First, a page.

Wednesday, March 6, 2013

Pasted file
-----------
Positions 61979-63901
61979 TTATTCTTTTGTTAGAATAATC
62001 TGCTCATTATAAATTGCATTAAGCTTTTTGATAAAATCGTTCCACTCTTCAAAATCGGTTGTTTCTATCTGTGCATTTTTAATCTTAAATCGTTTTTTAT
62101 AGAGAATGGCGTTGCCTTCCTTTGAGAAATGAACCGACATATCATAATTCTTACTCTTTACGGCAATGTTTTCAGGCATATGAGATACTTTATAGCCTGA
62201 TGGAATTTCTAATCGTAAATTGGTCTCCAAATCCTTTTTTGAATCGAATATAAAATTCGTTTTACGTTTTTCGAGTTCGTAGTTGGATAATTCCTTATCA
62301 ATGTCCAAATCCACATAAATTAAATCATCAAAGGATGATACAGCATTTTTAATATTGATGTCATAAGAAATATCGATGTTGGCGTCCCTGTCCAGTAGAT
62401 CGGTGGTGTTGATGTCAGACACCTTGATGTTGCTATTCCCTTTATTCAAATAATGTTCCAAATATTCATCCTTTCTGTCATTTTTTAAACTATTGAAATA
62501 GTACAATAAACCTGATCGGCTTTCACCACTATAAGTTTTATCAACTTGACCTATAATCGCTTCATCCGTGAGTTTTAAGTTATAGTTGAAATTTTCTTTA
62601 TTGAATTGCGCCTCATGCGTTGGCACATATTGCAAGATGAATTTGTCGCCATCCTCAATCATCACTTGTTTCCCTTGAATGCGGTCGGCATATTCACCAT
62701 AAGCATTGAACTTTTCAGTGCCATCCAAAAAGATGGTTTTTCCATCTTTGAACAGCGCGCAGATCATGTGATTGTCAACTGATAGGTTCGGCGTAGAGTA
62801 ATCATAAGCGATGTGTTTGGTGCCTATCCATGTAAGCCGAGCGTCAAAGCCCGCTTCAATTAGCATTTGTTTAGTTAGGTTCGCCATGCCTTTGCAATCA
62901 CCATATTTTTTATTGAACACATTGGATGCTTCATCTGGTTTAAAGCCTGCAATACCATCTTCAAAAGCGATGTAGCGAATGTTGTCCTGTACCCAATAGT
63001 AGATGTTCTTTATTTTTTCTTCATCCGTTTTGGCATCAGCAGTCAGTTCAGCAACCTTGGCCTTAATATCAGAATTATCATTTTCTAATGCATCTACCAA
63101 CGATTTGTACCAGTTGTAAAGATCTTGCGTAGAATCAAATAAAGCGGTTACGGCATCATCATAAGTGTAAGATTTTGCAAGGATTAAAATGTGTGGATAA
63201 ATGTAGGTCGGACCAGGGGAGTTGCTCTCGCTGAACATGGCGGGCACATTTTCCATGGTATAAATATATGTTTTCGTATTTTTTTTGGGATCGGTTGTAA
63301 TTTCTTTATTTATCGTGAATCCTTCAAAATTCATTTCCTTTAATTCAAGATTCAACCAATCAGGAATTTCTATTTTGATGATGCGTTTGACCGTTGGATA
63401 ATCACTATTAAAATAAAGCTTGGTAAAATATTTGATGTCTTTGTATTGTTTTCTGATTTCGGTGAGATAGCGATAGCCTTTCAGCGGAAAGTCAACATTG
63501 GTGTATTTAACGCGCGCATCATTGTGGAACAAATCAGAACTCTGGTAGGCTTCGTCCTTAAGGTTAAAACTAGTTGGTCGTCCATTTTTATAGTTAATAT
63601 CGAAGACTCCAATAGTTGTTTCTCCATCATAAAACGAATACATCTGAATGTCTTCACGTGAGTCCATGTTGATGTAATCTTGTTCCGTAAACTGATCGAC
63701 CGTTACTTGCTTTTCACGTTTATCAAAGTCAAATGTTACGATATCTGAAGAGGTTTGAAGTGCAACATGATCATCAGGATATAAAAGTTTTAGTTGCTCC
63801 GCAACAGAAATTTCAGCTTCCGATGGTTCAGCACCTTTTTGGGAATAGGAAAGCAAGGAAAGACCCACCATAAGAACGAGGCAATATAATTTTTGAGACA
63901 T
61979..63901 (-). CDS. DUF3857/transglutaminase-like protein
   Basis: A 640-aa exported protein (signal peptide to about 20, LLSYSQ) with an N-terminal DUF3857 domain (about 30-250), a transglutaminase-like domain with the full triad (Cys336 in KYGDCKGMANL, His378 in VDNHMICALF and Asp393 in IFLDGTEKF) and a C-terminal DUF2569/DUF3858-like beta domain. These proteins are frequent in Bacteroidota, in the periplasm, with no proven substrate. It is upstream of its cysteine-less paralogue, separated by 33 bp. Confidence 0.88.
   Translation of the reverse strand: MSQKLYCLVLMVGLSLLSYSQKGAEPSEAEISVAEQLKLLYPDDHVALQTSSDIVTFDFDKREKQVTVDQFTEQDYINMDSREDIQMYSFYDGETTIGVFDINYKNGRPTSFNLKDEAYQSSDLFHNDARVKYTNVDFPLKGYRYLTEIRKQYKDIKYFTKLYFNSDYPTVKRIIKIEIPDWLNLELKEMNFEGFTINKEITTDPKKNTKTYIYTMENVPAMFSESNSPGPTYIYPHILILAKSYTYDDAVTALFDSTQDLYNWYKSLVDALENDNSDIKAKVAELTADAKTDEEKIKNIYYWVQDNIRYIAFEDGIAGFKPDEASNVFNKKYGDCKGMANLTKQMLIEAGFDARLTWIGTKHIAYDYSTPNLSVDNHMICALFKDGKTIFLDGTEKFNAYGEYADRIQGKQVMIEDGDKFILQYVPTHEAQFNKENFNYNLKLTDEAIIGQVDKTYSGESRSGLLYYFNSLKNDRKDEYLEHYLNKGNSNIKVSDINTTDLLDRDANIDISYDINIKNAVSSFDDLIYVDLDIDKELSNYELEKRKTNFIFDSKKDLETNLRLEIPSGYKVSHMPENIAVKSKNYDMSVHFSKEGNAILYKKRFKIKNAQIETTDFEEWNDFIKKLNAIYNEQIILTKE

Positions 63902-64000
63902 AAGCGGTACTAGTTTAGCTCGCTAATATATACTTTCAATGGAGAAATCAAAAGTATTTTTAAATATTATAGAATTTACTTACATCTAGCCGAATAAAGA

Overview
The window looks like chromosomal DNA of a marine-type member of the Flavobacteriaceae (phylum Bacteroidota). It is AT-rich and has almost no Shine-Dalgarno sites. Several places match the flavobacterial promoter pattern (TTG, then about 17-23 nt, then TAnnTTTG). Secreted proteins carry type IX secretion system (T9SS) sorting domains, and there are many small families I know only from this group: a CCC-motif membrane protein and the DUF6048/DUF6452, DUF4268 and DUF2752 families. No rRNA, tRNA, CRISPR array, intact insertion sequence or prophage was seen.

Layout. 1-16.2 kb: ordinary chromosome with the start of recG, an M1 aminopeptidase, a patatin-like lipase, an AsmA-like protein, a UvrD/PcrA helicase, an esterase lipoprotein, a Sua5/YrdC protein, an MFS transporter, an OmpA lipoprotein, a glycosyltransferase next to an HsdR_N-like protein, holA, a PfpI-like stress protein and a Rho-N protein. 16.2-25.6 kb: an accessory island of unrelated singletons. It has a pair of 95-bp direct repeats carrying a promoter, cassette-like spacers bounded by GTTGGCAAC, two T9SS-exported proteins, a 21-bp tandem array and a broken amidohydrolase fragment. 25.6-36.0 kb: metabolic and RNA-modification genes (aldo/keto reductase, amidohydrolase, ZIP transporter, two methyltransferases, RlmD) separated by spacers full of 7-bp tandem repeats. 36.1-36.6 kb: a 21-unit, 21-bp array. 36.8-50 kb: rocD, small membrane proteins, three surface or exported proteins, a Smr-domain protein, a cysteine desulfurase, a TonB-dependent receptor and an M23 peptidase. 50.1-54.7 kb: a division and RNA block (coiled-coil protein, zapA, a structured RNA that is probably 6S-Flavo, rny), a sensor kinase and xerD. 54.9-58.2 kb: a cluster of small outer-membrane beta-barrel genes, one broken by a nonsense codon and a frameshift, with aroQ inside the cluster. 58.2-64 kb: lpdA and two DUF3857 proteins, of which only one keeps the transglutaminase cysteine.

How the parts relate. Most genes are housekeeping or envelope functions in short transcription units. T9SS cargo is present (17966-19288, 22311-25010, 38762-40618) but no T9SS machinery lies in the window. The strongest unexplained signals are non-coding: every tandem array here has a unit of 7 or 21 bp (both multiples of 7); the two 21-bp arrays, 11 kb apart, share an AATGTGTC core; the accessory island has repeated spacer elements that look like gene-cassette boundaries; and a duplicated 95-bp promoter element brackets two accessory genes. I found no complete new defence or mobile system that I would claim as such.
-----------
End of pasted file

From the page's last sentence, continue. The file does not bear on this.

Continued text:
This article offers the only empirical analysis to date of national data evaluating the claim that defense of marriage acts (DOMAs) preserve and stabilize the family. The article examines marriage and divorce changes in trends for every state over the last ten years for which data is available comparing changes, if any, before and after a DOMA was enacted or same sex marriage was permitted. After concluding that DOMA does not play a role in either divorce or marriage changes in trends or rates, the article explores what variables are, in fact, correlated with family stability. Given that poverty, religiosity, education, income, age of marriage all play a key role in family stability, the article explores moral entrepreneurism and moral panic as a theoretical explanation for DOMAs’ continued attraction for achieving family stability. Finally, the article offers pragmatic recommendations for achieving family stability. The article asserts that rather than advocate for one decreasingly relevant model of family formation, steps should be taken to mirror the characteristics and outcomes that are associated with stable families. Substance over form will lead to the goals that misguided legislatures thought DOMAs would achieve.